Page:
TV Shack founder will have to pay small amount of compensation
Richard O'Dwyer will not now be extradited to the US after reaching an agreement with US authorities.
The 24 year old university student, who was facing up to 10 years in a US jail, has signed a draft "deferred prosecution" and will now have to travel voluntarily to the US and pay compensation, the UK High court was told.
According to the BBC, Sir John Thomas, president of the Queen's Bench Division said the deal was a "very satisfactory outcome" to the long-running and highly controversial case.
O'Dwyer set up the TV Shack website, which offered links to websites where people could download TV programmes and films free of charge four years ago.
The site was closed down and the US Immigration and Customs Enforcement Agency then began pursuing O'Dwyer for piracy offences because it said he had generated thousands of dollars in advertising revenue.
Its application for O'Dwyer to be extradited to face charges in the US was approved by Home Secretary Theresa May in January. This prompted a huge outcry and anger with Wiki founder Jimmy Wales setting up an online petition to save O'Dwyer which gained over a quarter of a million signatures.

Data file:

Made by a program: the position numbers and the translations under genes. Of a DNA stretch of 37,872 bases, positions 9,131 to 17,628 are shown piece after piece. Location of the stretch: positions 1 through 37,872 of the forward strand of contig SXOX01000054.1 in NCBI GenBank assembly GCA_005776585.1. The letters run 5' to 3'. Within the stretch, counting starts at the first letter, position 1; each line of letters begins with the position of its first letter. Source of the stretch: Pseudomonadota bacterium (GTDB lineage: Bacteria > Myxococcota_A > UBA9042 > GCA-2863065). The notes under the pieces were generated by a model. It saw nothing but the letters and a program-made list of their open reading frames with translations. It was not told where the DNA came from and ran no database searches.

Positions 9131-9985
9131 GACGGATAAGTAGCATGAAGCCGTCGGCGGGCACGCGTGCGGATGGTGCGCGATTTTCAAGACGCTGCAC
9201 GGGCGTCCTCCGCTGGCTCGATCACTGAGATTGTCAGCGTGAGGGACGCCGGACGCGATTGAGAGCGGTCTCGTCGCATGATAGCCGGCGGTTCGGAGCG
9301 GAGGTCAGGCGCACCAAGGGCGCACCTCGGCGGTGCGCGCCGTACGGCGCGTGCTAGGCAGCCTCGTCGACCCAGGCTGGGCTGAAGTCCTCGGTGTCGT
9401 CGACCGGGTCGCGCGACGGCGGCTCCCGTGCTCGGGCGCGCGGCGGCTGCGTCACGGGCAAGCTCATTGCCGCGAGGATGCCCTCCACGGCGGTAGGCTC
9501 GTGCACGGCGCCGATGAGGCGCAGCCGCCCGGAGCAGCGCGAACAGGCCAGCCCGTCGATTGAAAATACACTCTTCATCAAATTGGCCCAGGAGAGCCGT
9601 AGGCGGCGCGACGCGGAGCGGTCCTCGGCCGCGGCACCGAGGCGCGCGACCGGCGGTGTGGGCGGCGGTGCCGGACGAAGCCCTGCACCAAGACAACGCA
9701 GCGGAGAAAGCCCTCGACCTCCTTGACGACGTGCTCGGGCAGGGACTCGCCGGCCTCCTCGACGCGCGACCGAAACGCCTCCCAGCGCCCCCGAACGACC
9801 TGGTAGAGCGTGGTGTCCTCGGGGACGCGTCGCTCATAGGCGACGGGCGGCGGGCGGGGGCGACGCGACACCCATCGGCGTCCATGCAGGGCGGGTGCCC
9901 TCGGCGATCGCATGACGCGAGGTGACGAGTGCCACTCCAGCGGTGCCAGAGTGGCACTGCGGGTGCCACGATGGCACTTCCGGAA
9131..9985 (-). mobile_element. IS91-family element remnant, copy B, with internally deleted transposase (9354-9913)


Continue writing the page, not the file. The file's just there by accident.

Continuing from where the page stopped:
The argument against his extradition was if he had committed any offence it was on UK soil and he should face charges in the English courts.The news that the extradition attempt has been dropped comes just over a month after May blocked attempts to extradite Gary McKinnon to the US.
Jim Killock, Executive Director of the Open Rights Group welcomed the decision to drop the extradition request made for Richard O'Dwyer.
"It's great that the extradition request will be dropped. But we must remember that without this deal, he was due to be sent to the USA for an alleged crime apparently committed in the UK.
"Is the UK government happy for the US to assume jurisdiction over every UK Internet user? The government would do well to take a long hard look at its extradition arrangements with the USA," he said.
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